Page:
7 Ways to Find a Safer Rehab Facility
“How is it, amid the most lethal overdose epidemic in American history, that such a medically advanced nation has such all-over-the-place drug treatment?” An article in Mother Jones outlines the new and evolving challenges that people face when seeking recovery. “Patient brokering” is a money-making scheme that targets those in addiction and recovery by offering them incentives to relapse. Read on for some eye opening stories and ways that you can protect yourself and loved ones during a search for help with substance use disorder.
7 Ways to Find a Safer Rehab Facility:
- Figure out who you’re talking to. When you call, confirm that the person who answers actually works at the facility and isn’t just a hotline operator.
- Ask for a list of full-time staffers. Many rehabs have medical providers who come in for just a couple of hours per week. Seek out an organization with a published, complete list of its full-time providers, including a medical director, nurses, and licensed counselors.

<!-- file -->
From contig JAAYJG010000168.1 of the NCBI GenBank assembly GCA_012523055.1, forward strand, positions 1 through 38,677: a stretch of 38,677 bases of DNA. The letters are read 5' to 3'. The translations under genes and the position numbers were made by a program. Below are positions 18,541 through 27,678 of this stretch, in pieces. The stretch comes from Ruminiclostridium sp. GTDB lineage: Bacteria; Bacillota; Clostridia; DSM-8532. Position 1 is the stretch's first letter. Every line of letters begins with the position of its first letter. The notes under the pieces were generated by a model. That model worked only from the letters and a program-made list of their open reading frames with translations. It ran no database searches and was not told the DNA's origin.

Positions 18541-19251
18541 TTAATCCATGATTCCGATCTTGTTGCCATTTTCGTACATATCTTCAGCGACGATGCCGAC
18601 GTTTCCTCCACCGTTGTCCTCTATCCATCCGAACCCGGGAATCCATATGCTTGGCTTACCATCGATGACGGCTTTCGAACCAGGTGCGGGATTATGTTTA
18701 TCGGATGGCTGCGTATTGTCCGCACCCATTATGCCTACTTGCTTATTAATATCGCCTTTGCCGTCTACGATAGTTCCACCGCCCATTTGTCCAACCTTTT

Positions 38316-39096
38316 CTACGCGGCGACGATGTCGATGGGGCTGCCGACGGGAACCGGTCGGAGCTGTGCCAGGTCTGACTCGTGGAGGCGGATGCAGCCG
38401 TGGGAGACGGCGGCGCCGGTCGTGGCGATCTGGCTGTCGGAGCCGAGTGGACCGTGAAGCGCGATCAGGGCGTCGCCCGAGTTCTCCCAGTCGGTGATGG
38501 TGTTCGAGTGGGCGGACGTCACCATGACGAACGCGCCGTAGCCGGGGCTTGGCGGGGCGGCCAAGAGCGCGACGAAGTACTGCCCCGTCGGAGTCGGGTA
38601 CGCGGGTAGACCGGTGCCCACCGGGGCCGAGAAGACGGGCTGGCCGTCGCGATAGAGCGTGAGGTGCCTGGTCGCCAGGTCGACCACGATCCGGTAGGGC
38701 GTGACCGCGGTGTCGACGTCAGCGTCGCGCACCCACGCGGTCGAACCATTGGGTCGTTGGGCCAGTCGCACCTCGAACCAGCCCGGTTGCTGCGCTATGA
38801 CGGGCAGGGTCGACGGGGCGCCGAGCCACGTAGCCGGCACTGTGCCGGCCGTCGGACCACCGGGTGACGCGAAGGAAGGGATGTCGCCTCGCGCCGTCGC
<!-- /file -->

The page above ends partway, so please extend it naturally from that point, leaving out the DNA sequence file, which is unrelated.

- Check with state regulatory agencies. Look online to see if complaints have been filed against the facility or its staff members.
- Beware free stuff. It’s illegal for a rehab or patient recruiter to offer perks such as flights, rent, food, cash, or drugs to potential patients.
- Go big. Seek out treatment centers associated with large medical institutions, such as a local hospital chain.
- Find out whether the facility offers opioid medications. Drugs like buprenorphine and methadone can facilitate recovery for opioid users, whereas programs based on an abstinence-only model tend to have high relapse rates.
- Make sure the facility is accredited. A seal of approval from CARF or the Joint Commission isn’t a guarantee of quality, but not having one could be a red flag.